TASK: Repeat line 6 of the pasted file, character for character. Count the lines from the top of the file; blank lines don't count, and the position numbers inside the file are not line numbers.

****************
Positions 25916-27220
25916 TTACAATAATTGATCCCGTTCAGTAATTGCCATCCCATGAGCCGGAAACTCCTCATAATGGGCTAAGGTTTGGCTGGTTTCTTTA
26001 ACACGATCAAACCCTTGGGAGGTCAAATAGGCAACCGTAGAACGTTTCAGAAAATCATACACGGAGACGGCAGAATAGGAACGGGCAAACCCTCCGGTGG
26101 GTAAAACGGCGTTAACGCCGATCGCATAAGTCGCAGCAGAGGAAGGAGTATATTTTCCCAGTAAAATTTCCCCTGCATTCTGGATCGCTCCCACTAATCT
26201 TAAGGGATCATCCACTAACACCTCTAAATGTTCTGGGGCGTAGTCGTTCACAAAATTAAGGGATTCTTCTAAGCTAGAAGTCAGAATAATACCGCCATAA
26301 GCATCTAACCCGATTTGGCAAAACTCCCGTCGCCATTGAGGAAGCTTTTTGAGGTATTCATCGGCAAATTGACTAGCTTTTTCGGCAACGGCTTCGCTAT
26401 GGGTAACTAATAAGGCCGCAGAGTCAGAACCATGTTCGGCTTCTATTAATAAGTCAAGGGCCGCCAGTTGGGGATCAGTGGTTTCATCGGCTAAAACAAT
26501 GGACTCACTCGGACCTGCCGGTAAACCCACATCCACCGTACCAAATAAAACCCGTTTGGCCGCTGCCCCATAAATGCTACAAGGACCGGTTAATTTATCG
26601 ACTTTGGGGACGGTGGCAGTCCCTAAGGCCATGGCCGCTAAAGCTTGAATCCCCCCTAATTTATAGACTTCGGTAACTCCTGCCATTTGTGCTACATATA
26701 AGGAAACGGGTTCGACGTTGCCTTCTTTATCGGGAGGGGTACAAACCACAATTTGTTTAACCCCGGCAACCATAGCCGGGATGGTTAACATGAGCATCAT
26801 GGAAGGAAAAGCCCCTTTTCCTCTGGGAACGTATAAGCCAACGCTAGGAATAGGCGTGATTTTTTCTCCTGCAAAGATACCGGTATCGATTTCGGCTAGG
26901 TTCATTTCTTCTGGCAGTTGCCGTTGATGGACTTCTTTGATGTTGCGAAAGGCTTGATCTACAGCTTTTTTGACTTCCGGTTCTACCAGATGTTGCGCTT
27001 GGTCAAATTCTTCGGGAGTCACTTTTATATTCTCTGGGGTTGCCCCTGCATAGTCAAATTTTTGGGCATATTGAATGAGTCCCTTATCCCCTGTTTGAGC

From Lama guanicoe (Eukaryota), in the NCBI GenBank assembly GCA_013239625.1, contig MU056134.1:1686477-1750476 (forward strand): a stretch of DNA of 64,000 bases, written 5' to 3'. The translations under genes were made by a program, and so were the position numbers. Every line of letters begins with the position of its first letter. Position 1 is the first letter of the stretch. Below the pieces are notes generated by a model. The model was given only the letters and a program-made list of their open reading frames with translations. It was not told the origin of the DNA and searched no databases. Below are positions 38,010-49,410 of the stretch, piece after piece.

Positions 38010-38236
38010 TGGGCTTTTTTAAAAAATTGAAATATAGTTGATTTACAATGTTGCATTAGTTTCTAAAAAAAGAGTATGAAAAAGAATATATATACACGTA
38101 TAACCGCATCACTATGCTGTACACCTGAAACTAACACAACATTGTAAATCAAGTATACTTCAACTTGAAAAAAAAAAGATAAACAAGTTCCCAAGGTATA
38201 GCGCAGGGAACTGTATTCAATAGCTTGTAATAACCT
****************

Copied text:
26301 GCATCTAACCCGATTTGGCAAAACTCCCGTCGCCATTGAGGAAGCTTTTTGAGGTATTCATCGGCAAATTGACTAGCTTTTTCGGCAACGGCTTCGCTAT